Sen. Kelly Ayotte (R-NH) addresses the second session of the Republican National Convention in Tampa, Fla., on Aug. 28. (REUTERS)
Ayotte 'more troubled' by Benghazi response after meeting with U.N. Ambassador Rice, CIA
U.S. Sen. Kelly Ayotte said Tuesday she was "more troubled" about the Obama administration's mixed explanations of the Sept. 11 attack on the U.S. Consulate in Benghazi, Libya after meeting with United Nations Ambassador Susan Rice and acting CIA Director Mike Morell.
Ayotte met with the officials along with Sen. John McCain, R-Ariz., and Lindsey Graham, R-S.C. They had criticized Rice for saying five days after the Benghazi attack, which claimed four American lives, that it was a spontaneous reaction to an offensive video.
The three senators have promised to block Rice should she be nominated as secretary of state to succeed the outgoing Hillary Clinton. Under Senate rules, any senator can block a motion from reaching the Senate floor through a "hold."
Rice had sought the face-to-face meeting with the three senators, but apparently, it backfired.
After the meeting, freshman New Hampshire Republican Ayotte told reporters, "I want to say that I'm more troubled today knowing, having met with the acting director of the CIA and Ambassador Rice. Because it's certainly clear from the beginning that we knew that those with ties to al-Qaida were involved in the attack on the embassy. And clearly the impression that was given of the information given to the American people was wrong. In fact, Ambassador Rice said today, absolutely, it was wrong."
Ayotte also said, "I have many more questions that need to be answered."
In an interview, Ayotte told the New Hampshire Union Leader Rice "was asked to go on the (Sunday morning talk shows on Sept. 16) by the White House and, during the initial part of our meeting, she said the story she had given about the protest and the video being connected was wrong information."
Ayotte said Rice told her that by Sept. 22, "the CIA had fully confirmed that there was no protest and no reaction to the video, so I'm surprised she didn't come out sooner and say it was wrong."
Ayotte said that while Rice has said she relied on unclassified talking points to assert that the attack was a demonstration related to the video, "that's actually not the case. As part of her responsibility, she receives daily intelligence briefings, including classified briefings it's been reported that the classified talking points said that individuals with ties to al-Qaida were involved in the attack.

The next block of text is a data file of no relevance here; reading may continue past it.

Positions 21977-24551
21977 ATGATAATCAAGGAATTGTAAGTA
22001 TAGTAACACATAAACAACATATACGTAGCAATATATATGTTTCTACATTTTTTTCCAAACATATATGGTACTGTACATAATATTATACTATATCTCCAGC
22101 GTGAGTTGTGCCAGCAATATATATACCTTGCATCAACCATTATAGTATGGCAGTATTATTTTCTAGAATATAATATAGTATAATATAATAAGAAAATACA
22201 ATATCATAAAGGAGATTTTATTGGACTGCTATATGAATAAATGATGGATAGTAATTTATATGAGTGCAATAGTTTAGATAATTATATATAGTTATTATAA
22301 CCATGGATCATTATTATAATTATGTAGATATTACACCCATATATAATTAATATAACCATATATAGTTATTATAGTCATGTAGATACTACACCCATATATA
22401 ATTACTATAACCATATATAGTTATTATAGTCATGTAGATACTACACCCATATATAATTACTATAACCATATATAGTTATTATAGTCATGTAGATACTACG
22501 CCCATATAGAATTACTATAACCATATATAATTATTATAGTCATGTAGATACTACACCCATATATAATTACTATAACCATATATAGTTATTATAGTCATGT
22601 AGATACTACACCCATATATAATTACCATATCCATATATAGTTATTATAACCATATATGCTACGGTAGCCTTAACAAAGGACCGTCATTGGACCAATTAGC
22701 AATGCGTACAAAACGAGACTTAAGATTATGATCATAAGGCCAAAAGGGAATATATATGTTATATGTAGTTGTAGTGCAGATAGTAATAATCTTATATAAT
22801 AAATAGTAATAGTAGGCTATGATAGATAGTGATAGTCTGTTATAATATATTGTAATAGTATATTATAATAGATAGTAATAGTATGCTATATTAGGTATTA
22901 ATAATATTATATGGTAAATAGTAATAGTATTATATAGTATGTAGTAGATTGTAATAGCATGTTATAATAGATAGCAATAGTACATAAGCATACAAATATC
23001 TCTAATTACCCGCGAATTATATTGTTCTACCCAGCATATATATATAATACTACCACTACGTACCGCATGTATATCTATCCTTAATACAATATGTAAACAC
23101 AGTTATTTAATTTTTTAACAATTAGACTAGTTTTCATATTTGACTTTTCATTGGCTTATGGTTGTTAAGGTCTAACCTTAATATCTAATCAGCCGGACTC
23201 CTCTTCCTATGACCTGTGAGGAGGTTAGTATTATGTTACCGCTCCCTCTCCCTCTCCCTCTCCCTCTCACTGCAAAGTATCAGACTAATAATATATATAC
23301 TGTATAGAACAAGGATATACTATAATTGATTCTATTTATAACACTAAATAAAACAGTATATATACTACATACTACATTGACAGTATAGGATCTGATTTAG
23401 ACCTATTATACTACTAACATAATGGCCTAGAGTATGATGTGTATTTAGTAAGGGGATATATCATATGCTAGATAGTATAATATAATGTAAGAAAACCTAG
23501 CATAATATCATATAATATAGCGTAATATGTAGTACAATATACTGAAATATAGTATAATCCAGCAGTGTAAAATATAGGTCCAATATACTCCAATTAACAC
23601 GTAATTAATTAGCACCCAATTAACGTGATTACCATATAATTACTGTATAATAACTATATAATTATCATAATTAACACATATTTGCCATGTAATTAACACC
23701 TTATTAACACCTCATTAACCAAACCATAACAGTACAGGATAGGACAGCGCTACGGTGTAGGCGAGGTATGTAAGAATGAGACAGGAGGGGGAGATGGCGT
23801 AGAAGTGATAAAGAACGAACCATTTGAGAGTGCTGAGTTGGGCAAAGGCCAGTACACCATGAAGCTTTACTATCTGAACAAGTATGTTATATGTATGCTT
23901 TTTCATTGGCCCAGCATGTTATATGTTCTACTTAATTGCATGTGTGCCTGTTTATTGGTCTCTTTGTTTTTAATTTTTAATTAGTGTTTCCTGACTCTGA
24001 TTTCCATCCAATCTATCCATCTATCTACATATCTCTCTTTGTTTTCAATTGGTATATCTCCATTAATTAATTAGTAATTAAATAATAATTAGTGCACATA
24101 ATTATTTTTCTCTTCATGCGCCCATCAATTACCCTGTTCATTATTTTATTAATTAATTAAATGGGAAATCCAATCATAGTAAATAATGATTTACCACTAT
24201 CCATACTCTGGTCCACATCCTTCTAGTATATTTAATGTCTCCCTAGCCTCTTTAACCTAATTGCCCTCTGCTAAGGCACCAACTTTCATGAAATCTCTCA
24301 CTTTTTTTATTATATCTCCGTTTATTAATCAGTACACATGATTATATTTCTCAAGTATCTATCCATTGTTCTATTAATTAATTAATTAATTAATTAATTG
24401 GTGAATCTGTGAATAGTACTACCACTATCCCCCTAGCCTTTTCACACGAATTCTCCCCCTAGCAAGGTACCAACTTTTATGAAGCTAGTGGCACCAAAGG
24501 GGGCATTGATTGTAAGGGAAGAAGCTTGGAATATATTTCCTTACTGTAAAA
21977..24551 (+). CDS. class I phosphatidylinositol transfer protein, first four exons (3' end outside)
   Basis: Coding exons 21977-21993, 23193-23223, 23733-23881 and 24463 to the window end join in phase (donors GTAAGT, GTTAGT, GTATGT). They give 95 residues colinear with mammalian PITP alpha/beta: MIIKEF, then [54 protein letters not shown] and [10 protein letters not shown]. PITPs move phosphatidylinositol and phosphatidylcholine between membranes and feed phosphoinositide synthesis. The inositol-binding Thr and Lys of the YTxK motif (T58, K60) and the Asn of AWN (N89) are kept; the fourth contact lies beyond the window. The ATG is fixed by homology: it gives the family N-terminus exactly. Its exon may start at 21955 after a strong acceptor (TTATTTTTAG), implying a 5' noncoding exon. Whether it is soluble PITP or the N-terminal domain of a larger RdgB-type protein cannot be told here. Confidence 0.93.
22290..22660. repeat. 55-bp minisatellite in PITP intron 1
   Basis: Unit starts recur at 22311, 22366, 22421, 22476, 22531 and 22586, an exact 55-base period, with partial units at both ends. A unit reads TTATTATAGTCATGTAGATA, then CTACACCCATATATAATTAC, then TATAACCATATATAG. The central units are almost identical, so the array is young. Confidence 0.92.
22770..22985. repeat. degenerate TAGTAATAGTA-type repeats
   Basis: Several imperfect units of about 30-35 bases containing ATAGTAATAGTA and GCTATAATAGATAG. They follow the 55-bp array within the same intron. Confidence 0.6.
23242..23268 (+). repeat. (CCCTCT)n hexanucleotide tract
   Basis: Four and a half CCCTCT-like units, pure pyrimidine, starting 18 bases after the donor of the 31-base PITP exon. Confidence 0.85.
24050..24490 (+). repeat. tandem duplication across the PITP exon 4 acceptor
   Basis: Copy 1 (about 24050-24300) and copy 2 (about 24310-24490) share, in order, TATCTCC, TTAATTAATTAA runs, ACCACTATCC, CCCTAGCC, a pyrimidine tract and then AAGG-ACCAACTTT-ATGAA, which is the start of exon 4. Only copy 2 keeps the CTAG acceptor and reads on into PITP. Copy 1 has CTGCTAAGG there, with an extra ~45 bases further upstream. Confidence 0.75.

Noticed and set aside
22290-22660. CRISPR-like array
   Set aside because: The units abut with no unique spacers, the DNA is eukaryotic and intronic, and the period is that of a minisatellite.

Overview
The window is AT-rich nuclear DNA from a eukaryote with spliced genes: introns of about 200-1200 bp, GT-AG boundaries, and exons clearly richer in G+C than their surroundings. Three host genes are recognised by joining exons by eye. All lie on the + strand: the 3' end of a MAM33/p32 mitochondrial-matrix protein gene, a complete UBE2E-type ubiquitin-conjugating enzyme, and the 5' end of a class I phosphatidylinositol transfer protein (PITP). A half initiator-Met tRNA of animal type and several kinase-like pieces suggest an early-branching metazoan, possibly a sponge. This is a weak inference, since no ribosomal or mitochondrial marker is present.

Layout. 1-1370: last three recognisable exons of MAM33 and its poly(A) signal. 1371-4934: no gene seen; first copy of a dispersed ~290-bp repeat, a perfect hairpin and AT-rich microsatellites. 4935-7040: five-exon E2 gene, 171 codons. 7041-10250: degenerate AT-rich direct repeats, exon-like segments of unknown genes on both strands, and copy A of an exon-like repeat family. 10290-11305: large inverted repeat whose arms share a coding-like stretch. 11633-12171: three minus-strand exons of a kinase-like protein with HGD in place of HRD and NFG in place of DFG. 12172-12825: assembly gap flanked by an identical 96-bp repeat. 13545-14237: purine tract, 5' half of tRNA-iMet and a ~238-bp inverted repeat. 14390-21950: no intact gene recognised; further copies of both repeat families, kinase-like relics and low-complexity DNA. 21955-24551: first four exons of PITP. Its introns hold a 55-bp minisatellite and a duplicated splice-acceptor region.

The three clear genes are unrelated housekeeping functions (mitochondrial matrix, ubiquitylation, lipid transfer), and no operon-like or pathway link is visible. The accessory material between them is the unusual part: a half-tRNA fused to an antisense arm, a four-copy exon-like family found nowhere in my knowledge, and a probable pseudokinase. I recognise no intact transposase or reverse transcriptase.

"She told us she had already reviewed the classified briefings when she went on the air on Sept. 16," Ayotte said.
Ayotte said that while she is not pre-judging whether she would place a hold on Rice's nomination if she were nominated as secretary of state, "If we were in the position that we are today, with substantial questions unanswered, then I'd place a hold on it. If it were brought forward tomorrow, there would surely be a hold until we get some additional answers."
McCain said after the meeting, "We are significantly troubled by many of the answers that we got and some that we didn't get concerning evidence that was overwhelming leading up to the attack on the consulate."
Graham said, "The concerns I have today are greater than before, and we're not even close to getting the basic answers."
"Before anybody can make an intelligent decision about promoting someone involved in Benghazi, we need to do a lot more," Graham said. "To this date, we don't have the FBI interviews of the survivors conducted one or two days after the attack. We don't have the basic information about what was said the night of the attack."
Ayotte said, "As the ambassador to the United Nations, you go well beyond the unclassified talking points in your daily preparation and responsibility for that job, and that's troubling to me as well."
At the White House, Press Secretary Jay Carney said Rice's critics have "focused on this for what appear to be political reasons when the issue that matters is what happened to those four Americans and who was responsible and what can we do to make sure it doesn't happen again."